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Salt Lake City resident’s quest to repair historic carriage house leads to unique zoning change

August 21, 2023 by Nicole Masson
Local

By Carter Williams, KSL.com | Posted – Aug. 15, 2023

SALT LAKE CITY — Stephen Pace can tell you everything you need to know about his unique home’s history.

He acquired the 124-year-old William F. Beer Estate in the 1970s, buying the four-story, 26-room property in Salt Lake City’s Avenues neighborhood from Beer’s family about two decades after his death. Pace helped research it and got it added to the National Register of Historic Places in 1977.

But that’s not what brought him to the Salt Lake City-County Building last week. He was there to offer one last pitch to the Salt Lake City Council, pleading with them to approve an ordinance amendment that would allow him to rebuild the property’s dilapidated carriage house so it can be turned into a new dwelling unit.

To his surprise, the council took swift action during what was supposed to be only a public hearing, voting unanimously to approve the measure, marking the largest step forward in Pace’s five-decade ambition to rebuild the structure.

“I’m damn happy,” Pace told KSL.com, sitting on the bench outside of the city council chamber moments after the vote.

While the vote centers on Pace’s project, it also paves the way for a quirky — yet likely unimpactful — solution to Salt Lake City’s housing shortage.

 

The Beer carriage house

The story of the carriage house dates all the way back to about 1898. That’s when William F. Beer, a prominent Utah physician, hired architect Richard K. A. Kletting to design a home for him, more than a decade before Kletting would go on to design the Utah State Capitol. A construction team completed the project the following year.

“It’s not quite on the same par as (Kletting’s other home designs), but it’s getting up there close in terms of how elaborate it is inside and so on,” Pace says.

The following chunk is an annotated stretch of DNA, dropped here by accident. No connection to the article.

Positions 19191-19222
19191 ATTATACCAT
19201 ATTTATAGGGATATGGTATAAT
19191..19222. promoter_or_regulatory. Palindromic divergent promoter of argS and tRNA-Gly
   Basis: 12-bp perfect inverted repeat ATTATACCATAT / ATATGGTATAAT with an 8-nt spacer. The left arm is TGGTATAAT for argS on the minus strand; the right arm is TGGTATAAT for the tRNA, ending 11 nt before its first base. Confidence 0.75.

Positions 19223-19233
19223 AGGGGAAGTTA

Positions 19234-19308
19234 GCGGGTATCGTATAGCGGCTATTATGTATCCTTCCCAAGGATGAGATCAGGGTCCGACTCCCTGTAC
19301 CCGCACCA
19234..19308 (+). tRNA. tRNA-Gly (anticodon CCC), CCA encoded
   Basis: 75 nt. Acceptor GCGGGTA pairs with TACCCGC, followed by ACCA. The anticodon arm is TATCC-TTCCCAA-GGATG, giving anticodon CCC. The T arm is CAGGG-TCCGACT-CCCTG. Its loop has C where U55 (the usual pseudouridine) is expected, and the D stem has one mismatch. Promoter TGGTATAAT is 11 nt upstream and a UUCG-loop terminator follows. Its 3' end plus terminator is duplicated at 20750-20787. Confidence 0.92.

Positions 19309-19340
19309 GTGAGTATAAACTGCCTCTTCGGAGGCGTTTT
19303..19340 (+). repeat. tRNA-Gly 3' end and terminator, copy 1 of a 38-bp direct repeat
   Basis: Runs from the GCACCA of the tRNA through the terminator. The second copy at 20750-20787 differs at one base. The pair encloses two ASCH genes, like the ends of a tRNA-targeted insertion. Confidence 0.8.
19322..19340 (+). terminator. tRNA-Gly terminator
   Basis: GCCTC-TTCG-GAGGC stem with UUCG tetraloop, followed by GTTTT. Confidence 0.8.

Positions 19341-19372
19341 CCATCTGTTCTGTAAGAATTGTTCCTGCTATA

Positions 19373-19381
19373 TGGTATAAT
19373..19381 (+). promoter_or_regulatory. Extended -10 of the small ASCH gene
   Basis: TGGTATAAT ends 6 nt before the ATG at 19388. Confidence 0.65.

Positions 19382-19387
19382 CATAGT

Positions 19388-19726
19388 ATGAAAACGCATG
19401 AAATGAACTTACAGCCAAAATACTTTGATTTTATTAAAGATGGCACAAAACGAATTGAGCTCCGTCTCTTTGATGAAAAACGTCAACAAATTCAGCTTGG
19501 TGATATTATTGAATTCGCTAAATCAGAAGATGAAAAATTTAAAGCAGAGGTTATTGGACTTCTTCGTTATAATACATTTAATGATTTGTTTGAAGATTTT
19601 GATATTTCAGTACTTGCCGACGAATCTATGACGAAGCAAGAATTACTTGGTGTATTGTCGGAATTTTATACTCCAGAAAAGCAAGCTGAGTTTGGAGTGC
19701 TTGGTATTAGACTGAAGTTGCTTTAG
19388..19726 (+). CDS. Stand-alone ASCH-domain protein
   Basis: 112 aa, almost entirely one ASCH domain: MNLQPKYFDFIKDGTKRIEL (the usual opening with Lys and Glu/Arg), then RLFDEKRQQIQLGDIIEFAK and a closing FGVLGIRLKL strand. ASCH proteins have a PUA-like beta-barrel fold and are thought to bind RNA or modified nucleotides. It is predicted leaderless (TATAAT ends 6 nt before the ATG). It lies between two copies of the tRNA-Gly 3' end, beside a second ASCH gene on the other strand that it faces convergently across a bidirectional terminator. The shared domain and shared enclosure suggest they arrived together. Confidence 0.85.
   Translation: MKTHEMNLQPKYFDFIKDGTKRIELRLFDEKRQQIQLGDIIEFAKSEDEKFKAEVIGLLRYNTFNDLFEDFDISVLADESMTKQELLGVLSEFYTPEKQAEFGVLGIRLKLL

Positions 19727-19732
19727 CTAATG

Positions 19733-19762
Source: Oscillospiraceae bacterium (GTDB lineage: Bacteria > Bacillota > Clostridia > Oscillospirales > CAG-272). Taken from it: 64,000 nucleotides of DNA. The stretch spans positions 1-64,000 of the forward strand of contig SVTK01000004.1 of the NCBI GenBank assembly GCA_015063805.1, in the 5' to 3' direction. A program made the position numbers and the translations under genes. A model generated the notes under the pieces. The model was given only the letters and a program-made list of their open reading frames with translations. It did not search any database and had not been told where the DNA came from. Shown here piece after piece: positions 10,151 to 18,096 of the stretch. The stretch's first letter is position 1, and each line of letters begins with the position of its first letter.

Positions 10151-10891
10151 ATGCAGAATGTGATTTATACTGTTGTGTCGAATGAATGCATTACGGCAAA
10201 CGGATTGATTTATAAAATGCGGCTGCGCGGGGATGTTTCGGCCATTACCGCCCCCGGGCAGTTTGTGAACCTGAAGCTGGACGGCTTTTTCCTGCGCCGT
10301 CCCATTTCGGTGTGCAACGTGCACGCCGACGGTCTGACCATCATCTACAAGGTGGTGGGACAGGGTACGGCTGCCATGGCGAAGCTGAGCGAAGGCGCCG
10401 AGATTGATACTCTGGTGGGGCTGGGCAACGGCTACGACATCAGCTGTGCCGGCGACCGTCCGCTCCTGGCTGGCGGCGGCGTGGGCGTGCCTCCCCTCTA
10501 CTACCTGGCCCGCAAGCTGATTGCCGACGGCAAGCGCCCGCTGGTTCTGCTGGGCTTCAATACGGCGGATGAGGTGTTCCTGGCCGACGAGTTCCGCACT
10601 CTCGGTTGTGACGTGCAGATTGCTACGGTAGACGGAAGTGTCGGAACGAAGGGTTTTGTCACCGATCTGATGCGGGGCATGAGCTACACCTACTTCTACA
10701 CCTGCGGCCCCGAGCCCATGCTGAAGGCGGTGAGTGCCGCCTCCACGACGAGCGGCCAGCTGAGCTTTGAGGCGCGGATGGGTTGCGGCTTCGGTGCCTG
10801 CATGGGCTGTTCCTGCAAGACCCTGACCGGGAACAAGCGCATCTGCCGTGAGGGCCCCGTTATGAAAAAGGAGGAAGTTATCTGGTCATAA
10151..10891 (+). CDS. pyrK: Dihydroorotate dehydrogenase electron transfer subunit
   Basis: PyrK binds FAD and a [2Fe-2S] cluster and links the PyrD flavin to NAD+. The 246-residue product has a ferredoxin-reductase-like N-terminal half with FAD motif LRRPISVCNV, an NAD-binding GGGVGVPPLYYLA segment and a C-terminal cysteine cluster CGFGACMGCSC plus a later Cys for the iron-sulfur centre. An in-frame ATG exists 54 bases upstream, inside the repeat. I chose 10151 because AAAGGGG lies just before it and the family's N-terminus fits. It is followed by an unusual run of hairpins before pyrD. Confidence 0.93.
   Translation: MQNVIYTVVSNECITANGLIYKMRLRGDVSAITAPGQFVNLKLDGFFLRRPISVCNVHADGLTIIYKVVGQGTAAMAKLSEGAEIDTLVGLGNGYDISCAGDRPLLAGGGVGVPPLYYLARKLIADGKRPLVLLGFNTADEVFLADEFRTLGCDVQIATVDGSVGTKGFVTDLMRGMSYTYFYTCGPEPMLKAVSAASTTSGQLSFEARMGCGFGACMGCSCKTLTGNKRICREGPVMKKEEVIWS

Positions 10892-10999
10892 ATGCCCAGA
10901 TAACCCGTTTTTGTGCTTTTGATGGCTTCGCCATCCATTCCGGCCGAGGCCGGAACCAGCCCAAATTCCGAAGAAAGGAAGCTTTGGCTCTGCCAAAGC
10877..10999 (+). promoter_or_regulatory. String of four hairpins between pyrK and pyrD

The National Register of Historic Places application details everything about what Kletting designed, from a “fish scale” dome top to the dozen stained glass windows and “sunburst” designs on the exterior of the home’s four chimneys.

Kletting’s design also included a carriage house. Residents described it as a “two-story brick structure with a ‘steeple’ top,” where Beer stored his two carriages, the report notes.

The structure provided much more than that. It was large enough to shelter at least nine horses, as well as various other animals, and served as the home for hired caretakers. The report states that it was eventually “cut in half” sometime during the mid-to-late 1910s as it became a garage for Beer’s automobile, as motorized vehicles began to take over modern transportation.

Beer moved to California in the 1930s and died in 1949, but the property remained in his family until they sold it to Pace in the 1970s. The carriage house was already in poor shape by then. Today, it’s barely recognizable.

A photo of the Beer Estate carriage house taken in 2018. The structure was completed in 1899 and placed on the National Register of Historic Places in 1977, but had fallen into disrepair over the decades.
A photo of the Beer Estate carriage house taken in 2018. The structure was completed in 1899 and placed on the National Register of Historic Places in 1977, but had fallen into disrepair over the decades. (Photo: Stephen Pace via Salt Lake City)

Pace told KSL.com that he always intended to restore the carriage house; however, he didn’t know how to get it done. This is partly because there wasn’t a city zoning code that offered insight into how to fix it. He found the right people to change that a few decades later.

“I just decided (it’s) too big of a building, too monumental of a building to let it totally fall apart,” he said. “It’s taken a little longer than we thought it was going to take.”

 

A painstaking planning process

Pace’s journey eventually led him to Kirk Huffaker, former director of Preservation Utah and owner of a preservation company. Pace called Huffaker in the fall of 2019, and he welcomed the challenge, calling the carriage house the “missing piece” of the estate.